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Eighteenth-Century Studies 34.2 (2001) 280-285

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Exhibition Review

Making a Prince's Museum: Drawings for the Late Eighteenth-Century Redecoration of the Villa Borghese


Making a Prince's Museum: Drawings for the Late Eighteenth-Century Redecoration of the Villa Borghese. Getty Research Institute (17 June-17 September 2000). Catalogue by Carole Paul, with an essay by Alberta Campitelli (Getty Research Institute, Bibliographies and Dossiers: The Collections of the Getty Research Institute 5, Los Angeles, 2000). Pp. 180. 13 color, 58 black-and-white illustrations. $24.95 paper.

There is poetic justice in a museum exhibition that takes as its subject the history of museum exhibition. Making a Prince's Museum at the Getty Research Institute did just that by documenting the late eighteenth-century transformation of the Casino Borghese in Rome from a Seicento pleasure retreat into one of the [End Page 280] most up-to-date and influential publicly accessible art collections in Europe. The show was made possible by the Getty's recent acquisition of an important group of fifty-four drawings relating to the extensive redecoration carried out under the guidance of architect Antonio Asprucci, and by the loan from the Museum of Rome of a newly-identified set of project drawings for an additional museum to be constructed ex novo on the property. Together these drawings constitute precious and unusually detailed evidence for the theory and practice of Settecento museology. They will also be of interest to historians of painting, sculpture, and architecture, since the Borghese family employed the finest practitioners of their day and many of the sheets (for wall and ceiling decorations, interior details, and exterior elevations) are works of art in their own right. True to its title, this exhibition's largely unpublished materials offer a rare glimpse of the day-to-day mechanics of making a prince's museum.

That prince was Marcantonio IV Borghese (1730-1800), scion of one of Rome's most important papal families, who inherited a villa created in the first decades of the seventeenth century by Cardinal Scipione Borghese, the sybaritic but highly cultured nephew of Pope Paul V (1605-21). Scipione's villa, a term that properly refers to the entire estate, not just the buildings, was already a tourist attraction when John Evelyn described it in 1644 as "an Elysium of delight . . . The Garden abounds with . . . Fountains of sundry inventions, Groves and small Rivulets of Water. There is also . . . a Vivarium for Estriges, Peacocks, Swanns, Cranes, etc.; and divers strange Beasts, Deare and Hares . . . In a word nothing but magnificent to be seene in this Paradise." Although Marcantonio transformed many of these formal groves into Rome's first "English-style" park, complete with fictive ruins, his emphasis was on the Casino containing the family's important collection of antiquities as well as celebrated statues by Bernini. The leather and tapestry hangings were out of date, however, and beginning about 1775 Asprucci's task as the family's architect was to integrate the existing collections within a new decorative frame. Carole Paul, a specialist in eighteenth-century Italian art, is in an ideal position to interpret the results. Her doctoral thesis on the Casino's redecoration (University of Pennsylvania, 1989) remains the fundamental study of this campaign, and her subsequent publications on Mariano Rossi's Camillus fresco (Art Bulletin, 1992) and on the decorative legacy of Pietro da Cortona (Storia dell'Arte, 1997) help her place the Getty sheets in a much broader context. That breadth of vision, in fact, is one of the exhibition's primary strengths.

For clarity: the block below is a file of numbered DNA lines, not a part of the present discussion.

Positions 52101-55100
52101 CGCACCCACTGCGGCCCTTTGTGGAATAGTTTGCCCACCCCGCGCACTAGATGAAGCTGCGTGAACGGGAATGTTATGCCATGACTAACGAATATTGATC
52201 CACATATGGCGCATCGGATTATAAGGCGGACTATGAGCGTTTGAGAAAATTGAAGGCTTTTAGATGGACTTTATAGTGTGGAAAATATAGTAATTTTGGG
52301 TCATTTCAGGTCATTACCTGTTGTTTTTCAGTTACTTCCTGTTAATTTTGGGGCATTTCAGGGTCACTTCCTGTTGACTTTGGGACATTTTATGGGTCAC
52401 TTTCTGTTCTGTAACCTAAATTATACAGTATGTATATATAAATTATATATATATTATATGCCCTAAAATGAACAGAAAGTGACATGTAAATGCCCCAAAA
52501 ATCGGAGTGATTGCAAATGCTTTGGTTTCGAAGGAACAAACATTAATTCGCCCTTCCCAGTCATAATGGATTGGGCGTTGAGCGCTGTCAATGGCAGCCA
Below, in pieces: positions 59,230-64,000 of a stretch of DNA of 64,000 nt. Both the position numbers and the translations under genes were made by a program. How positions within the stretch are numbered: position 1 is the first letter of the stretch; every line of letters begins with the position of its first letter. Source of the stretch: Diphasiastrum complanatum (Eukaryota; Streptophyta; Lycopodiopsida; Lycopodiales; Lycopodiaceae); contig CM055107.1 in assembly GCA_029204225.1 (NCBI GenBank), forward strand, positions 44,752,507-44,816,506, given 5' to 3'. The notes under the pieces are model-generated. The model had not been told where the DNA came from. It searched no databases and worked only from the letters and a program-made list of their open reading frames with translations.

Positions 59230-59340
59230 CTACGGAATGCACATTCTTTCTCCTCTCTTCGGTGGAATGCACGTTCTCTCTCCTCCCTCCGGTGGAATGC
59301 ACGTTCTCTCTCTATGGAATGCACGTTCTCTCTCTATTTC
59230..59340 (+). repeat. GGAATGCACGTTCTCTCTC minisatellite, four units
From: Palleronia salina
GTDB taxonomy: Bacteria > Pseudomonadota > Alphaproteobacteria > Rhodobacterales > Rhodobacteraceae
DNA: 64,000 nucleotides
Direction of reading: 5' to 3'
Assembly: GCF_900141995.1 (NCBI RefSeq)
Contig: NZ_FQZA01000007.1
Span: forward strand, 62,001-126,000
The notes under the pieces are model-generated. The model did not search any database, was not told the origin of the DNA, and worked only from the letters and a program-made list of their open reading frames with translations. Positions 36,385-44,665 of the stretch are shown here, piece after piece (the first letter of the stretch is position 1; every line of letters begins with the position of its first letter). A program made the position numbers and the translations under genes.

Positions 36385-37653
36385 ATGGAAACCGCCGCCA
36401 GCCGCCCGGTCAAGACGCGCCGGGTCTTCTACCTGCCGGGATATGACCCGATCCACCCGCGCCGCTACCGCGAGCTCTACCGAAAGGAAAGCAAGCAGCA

As installed in the galleries at the Getty Research Institute, Making a Prince's Museum was divided into five thematic sections. The first presented a historical overview of "Collecting and Villeggiatura in Rome" via a selection of prints, drawings, maps, and plans that highlighted the importance of suburban retreats as places for aristocratic collectors to retire in cultured otium and for students (such as Taddeo Zuccaro, depicted in a spectacular drawing by his brother Federico) to...


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